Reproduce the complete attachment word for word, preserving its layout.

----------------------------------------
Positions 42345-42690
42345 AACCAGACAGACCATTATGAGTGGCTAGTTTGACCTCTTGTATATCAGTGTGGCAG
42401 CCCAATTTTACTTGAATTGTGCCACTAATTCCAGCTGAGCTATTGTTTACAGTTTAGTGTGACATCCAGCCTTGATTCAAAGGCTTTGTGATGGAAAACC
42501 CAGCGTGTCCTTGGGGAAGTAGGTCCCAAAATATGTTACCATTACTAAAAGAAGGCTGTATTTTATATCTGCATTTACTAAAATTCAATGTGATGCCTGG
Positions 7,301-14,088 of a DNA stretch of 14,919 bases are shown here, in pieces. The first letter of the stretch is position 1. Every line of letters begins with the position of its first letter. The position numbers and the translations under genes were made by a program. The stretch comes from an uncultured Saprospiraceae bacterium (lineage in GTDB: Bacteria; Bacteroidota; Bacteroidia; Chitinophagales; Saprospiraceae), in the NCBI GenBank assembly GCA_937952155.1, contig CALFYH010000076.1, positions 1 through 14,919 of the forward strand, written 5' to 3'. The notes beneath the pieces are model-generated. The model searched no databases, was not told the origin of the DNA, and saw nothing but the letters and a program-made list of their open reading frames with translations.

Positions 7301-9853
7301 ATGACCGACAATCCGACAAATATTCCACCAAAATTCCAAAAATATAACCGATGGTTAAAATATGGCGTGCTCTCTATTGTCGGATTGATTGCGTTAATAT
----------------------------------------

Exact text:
Positions 42345-42690
42345 AACCAGACAGACCATTATGAGTGGCTAGTTTGACCTCTTGTATATCAGTGTGGCAG
42401 CCCAATTTTACTTGAATTGTGCCACTAATTCCAGCTGAGCTATTGTTTACAGTTTAGTGTGACATCCAGCCTTGATTCAAAGGCTTTGTGATGGAAAACC
42501 CAGCGTGTCCTTGGGGAAGTAGGTCCCAAAATATGTTACCATTACTAAAAGAAGGCTGTATTTTATATCTGCATTTACTAAAATTCAATGTGATGCCTGG
Positions 7,301-14,088 of a DNA stretch of 14,919 bases are shown here, in pieces. The first letter of the stretch is position 1. Every line of letters begins with the position of its first letter. The position numbers and the translations under genes were made by a program. The stretch comes from an uncultured Saprospiraceae bacterium (lineage in GTDB: Bacteria; Bacteroidota; Bacteroidia; Chitinophagales; Saprospiraceae), in the NCBI GenBank assembly GCA_937952155.1, contig CALFYH010000076.1, positions 1 through 14,919 of the forward strand, written 5' to 3'. The notes beneath the pieces are model-generated. The model searched no databases, was not told the origin of the DNA, and saw nothing but the letters and a program-made list of their open reading frames with translations.

Positions 7301-9853
7301 ATGACCGACAATCCGACAAATATTCCACCAAAATTCCAAAAATATAACCGATGGTTAAAATATGGCGTGCTCTCTATTGTCGGATTGATTGCGTTAATAT